World Encyclopedia of Entrepreneurship
Show Less

World Encyclopedia of Entrepreneurship

  • Elgar original reference

Edited by Léo-Paul Dana

This comprehensive reference work, written by some of the most eminent academics in the field, contains entries on numerous aspects of entrepreneurship.
Buy Book in Print
Show Summary Details

Chapter 44: Self-efficacy

Jeffrey M. Pollack

Extract

44 Self-efficacy Jeffrey M. Pollack Entrepreneurial self-efficacy (ESE) can be defined as how confident a person feels about their ability to accomplish the tasks that make a person a successful entrepreneur (for a review see Chen et al. 1998; Wilson et al. 2007). Entrepreneurs take on many different tasks such as starting a new business, finding investors, hiring employees, engaging customers, performing market analyses, and dealing with governmental regulations and rules (Locke and Baum, 2007). The ability of an entrepreneur to accomplish these tasks effectively relates directly to the performance of a business over time (for example, Gist, 1987; Stajkovic and Luthans, 1998). Research, in general, supports the perspective that entrepreneurial self-efficacy plays a role in the ability of an entrepreneur to succeed. Data show a link between ESE and the emergence of an entrepreneur, as well as entrepreneurial success (for example, Bird, 1988; Boyd and Vozikis, 1994; Chen et al., 1998; De Noble et al. 1999; Jung 2001; Zhao et al. 2005). Evidence also shows that high entrepreneurial self-efficacy may be very important in the early stages of business creation (Baron and Markman, 2005; Chen et al., 1998; Tierney and Farmer, 2002). Common measures of entrepreneurial self-efficacy seek to assess competencies across five areas: innovation, risk-taking, marketing, management and financial control (Chen et al., 1998; Locke and Baum, 2007). It is important to note that entrepreneurial selfefficacy is a separate and distinct concept from self-esteem. Self-esteem describes a more general sense of confidence. Self-efficacy is much more task-dependent (Bandura,...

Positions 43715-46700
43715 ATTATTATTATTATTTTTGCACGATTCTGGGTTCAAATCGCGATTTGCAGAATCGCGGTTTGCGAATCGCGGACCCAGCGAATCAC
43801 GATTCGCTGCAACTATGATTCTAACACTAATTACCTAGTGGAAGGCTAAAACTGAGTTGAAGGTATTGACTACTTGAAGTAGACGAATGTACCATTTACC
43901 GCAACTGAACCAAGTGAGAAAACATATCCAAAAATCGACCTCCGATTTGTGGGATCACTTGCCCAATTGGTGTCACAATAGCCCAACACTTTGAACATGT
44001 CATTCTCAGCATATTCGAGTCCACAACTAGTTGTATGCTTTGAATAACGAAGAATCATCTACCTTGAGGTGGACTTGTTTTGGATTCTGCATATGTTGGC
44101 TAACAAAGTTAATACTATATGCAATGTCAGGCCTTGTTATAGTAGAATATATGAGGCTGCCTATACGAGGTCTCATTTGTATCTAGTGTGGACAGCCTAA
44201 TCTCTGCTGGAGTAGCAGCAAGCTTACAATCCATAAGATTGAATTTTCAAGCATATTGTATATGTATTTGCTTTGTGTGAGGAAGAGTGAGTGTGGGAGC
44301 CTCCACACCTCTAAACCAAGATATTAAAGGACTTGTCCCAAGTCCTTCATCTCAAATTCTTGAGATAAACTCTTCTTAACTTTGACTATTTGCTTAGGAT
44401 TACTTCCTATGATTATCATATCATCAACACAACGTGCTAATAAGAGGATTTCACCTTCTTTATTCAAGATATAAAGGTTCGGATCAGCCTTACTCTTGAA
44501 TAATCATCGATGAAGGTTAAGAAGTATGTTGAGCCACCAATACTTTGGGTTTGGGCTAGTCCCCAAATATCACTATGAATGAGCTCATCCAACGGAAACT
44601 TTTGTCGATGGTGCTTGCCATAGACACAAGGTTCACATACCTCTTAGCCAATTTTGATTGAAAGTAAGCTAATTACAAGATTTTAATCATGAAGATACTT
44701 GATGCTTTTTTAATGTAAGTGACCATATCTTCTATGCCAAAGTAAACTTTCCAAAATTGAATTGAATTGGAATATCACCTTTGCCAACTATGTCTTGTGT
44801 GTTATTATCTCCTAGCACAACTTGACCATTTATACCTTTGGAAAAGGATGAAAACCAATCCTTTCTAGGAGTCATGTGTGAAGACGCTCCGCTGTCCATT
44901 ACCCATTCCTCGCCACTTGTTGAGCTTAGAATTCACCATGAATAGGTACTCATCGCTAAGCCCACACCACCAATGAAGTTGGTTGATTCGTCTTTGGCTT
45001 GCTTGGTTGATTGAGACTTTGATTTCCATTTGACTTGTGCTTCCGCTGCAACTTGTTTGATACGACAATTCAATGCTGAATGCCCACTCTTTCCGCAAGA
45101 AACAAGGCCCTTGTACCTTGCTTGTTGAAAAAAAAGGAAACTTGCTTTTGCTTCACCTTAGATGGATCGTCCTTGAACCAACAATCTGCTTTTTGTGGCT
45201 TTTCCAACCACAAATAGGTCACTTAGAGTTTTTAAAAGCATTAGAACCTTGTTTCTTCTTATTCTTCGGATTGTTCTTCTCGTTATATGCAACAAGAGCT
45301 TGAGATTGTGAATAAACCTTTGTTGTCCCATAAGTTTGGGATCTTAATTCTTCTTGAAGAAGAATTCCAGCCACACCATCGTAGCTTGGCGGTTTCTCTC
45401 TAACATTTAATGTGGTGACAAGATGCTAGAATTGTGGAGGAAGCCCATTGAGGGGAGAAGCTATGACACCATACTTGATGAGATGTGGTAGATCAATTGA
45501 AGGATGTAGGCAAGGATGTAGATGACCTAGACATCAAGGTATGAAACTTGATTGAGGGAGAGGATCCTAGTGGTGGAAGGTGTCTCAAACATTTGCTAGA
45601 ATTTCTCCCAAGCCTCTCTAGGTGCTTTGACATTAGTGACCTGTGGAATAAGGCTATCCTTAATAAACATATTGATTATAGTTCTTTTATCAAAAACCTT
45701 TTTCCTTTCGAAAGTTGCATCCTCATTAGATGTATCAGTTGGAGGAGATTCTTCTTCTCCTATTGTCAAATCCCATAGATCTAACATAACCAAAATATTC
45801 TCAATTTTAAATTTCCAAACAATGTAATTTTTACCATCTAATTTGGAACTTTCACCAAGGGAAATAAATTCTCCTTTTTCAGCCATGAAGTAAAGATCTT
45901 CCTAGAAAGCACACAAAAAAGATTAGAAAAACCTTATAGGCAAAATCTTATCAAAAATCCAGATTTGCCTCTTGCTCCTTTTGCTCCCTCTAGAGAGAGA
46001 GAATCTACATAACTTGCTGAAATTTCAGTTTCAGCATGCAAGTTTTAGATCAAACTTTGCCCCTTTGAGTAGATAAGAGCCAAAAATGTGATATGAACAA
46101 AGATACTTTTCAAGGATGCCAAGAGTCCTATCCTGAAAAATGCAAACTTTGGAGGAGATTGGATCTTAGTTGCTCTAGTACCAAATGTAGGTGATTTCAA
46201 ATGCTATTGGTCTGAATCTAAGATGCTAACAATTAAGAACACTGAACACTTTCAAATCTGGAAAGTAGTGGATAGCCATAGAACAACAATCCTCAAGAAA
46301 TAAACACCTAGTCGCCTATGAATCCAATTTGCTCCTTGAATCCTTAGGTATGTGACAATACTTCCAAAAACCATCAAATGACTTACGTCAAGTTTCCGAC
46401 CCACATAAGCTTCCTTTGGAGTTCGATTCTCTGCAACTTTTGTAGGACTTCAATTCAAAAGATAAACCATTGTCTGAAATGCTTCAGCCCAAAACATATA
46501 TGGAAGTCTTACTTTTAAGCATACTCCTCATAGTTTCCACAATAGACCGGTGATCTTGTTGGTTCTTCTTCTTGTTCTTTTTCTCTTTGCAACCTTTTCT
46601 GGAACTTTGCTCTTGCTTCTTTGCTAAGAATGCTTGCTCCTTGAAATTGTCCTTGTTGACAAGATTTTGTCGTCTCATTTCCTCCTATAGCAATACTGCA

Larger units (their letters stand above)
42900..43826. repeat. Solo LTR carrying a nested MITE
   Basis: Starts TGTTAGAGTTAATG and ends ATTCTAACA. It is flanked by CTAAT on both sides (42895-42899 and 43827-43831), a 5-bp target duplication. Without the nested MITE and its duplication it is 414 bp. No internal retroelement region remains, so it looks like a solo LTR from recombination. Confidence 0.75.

You are not authenticated to view the full text of this chapter or article.

Elgaronline requires a subscription or purchase to access the full text of books or journals. Please login through your library system or with your personal username and password on the homepage.

Non-subscribers can freely search the site, view abstracts/ extracts and download selected front matter and introductory chapters for personal use.

Your library may not have purchased all subject areas. If you are authenticated and think you should have access to this title, please contact your librarian.


Further information

or login to access all content.